Friday, September 4, 2015

Zoo Story {book review}

Zoo Story: Life in the Garden of Captives by Thomas French

Welcome to the savage and surprising world of Zoo Story, an unprecedented account of the secret life of a zoo and its inhabitants, both animal and human. Based on six years of research, the book follows a handful of unforgettable characters at Tampa's Lowry Park Zoo: an alpha chimp with a weakness for blondes, a ferocious tiger who revels in Obsession perfume, and a brilliant by tyrannical CEO known as El Diablo Blanco.

Zoo Story crackles with issues of global urgency: the shadow of extinction, humanity's role in the destruction or survival of other species. More than anything else, though, it's a dramatic and moving true story of seduction and betrayal, exile and loss, and the limits of freedom on an overcrowded planet - all framed inside one zoo reinventing itself for the twenty-first century.

Thomas French, a Pulitzer Prize-winning reporter, chronicles the action with vivid power: Wild elephants soaring above the Atlantic on their way to captivity. Predators circling each other in a lethal mating dance. Primates plotting the overthrow of their king. The sweeping narrative takes the reader from the African savannah to the forests of Panama and deep into the inner workings of a place some describe as a sanctuary and others condemn as a prison. All of it comes to life in the book's four-legged characters. Even animal lovers will be startled by the emotional charge of these creatures' histories, which read as though they were co-written by Dickens and Darwin.

Zoo Story shows us how these remarkable individuals live, how some die, and what their experiences reveal about the human desire to both exalt and control nature.

My Thoughts
I've always felt conflicted about zoos, a love-hate relationship if you will. I feel they are necessary, but I'm still uncomfortable with the concept. And I honestly think most people feel that way. Without zoos, most would never have the opportunity to see many of the beautiful and fascinating animals we share this world with. Zoos also offer the best hope for the continued survival of threatened species whose habitats we have taken away or ruined. Yet there is an unease that comes with holding wild animals in captivity.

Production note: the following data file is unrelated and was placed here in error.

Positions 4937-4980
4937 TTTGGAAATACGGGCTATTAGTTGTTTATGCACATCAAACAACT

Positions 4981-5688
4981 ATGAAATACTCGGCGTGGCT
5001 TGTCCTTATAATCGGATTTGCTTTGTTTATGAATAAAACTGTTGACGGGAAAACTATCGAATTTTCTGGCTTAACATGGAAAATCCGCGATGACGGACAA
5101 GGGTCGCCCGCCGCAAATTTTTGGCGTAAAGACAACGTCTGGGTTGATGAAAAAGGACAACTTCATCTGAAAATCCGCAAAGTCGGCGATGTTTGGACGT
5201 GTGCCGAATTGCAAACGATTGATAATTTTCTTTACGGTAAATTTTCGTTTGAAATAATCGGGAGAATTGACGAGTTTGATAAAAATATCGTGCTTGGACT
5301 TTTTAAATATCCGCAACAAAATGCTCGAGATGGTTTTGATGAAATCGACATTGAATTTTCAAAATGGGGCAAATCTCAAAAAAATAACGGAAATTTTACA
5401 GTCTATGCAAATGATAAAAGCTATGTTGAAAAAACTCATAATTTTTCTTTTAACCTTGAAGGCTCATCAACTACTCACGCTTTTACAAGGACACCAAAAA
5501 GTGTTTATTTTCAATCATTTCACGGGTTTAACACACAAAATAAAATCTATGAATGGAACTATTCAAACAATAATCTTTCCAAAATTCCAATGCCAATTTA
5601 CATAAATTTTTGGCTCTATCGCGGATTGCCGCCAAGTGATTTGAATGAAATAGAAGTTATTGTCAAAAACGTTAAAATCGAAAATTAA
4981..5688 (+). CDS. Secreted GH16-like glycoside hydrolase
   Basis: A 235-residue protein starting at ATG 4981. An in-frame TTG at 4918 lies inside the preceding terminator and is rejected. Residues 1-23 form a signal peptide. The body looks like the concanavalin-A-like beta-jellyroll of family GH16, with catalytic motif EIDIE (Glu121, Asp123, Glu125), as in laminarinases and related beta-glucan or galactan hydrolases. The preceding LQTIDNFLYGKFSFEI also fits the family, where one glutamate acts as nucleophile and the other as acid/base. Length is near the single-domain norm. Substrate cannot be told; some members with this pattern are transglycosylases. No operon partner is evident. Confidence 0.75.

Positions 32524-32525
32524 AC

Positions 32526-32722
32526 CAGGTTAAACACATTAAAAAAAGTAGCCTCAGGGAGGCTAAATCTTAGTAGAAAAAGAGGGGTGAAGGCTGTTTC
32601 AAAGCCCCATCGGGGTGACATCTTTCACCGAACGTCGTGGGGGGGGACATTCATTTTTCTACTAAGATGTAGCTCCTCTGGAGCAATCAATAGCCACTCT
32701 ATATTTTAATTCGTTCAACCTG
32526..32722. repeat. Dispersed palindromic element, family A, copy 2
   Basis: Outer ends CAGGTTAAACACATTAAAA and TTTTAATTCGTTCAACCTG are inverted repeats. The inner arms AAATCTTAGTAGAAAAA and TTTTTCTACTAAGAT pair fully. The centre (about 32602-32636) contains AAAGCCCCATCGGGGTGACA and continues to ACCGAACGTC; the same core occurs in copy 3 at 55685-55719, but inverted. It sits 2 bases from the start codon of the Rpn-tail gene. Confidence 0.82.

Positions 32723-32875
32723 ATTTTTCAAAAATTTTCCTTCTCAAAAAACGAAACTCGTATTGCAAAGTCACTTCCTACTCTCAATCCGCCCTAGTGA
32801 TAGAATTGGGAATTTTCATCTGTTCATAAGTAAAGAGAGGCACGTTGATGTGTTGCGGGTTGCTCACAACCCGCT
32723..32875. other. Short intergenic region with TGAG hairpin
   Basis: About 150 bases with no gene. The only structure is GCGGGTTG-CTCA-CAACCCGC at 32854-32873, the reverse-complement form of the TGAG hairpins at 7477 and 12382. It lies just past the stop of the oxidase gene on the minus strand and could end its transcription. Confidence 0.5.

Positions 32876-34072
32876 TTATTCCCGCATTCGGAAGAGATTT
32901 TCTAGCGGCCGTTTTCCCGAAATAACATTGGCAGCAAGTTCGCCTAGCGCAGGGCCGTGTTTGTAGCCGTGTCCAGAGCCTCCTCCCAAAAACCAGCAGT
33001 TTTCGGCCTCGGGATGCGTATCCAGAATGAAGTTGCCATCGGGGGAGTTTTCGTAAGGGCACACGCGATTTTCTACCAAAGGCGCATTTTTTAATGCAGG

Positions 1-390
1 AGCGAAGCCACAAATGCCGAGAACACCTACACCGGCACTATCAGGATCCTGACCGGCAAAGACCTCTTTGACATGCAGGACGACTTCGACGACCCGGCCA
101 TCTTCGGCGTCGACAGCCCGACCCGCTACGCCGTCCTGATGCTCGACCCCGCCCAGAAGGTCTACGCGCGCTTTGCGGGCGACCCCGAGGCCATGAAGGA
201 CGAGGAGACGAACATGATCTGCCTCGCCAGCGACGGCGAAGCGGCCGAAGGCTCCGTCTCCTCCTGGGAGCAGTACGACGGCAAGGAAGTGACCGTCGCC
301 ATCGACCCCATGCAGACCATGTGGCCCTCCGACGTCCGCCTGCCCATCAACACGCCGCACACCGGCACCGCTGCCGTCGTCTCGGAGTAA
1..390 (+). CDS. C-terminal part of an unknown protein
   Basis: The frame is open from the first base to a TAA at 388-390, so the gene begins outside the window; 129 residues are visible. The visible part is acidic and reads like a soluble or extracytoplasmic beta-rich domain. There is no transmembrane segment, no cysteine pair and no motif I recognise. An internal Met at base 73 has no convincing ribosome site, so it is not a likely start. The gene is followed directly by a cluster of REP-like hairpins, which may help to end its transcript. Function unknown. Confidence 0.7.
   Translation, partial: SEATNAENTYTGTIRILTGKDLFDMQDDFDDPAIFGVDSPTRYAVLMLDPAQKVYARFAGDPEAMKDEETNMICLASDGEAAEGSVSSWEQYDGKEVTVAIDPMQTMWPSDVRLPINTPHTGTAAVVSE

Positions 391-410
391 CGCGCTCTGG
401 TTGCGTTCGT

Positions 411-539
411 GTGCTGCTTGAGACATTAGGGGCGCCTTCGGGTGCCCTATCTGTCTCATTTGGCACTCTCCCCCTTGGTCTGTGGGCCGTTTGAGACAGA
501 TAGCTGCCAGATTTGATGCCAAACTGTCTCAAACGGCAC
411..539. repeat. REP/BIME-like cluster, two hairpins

In Zoo Story, Thomas French examines these complex and often contradictory issues at the Lowry Park Zoo in Florida. There are ethical problems that arise when intelligent animals are taken from the wild and placed in an artificial environment. French considers these ethical dilemmas in a thorough but sensitive manner. He definitely shows that the issues of zoos is nowhere near black and white. He presents the problems and solutions from both the environmental standpoint and the emotional angle. It's definitely a highly conflicting field and French does a wonderful job of summarizing it.

French covers several different animal stories throughout the book, and I loved all of them but I felt like the individual stories were too short :). I would get caught up in a particular story and then be disappointed when I didn't get more depth or a follow-up. Many of those individual stories could have been their own books!

I did find the book to be interesting and eye-opening. I'm walking away from this book with a lot of things to think about, as well as a big list of more books to read (check out the Notes and Bibliography sections!). I definitely recommend this book :).

Check out the other books I've reviewed:
Dog is My Co-Pilot
When Elephants Weep
Scent of the Missing
Tell Me Where It Hurts
Little Boy Blue
Pawprints of Katrina
Hit By a Flying Wolf
What the Dog Knows
A Small Furry Prayer
Until Tuesday
The Dogs of Babel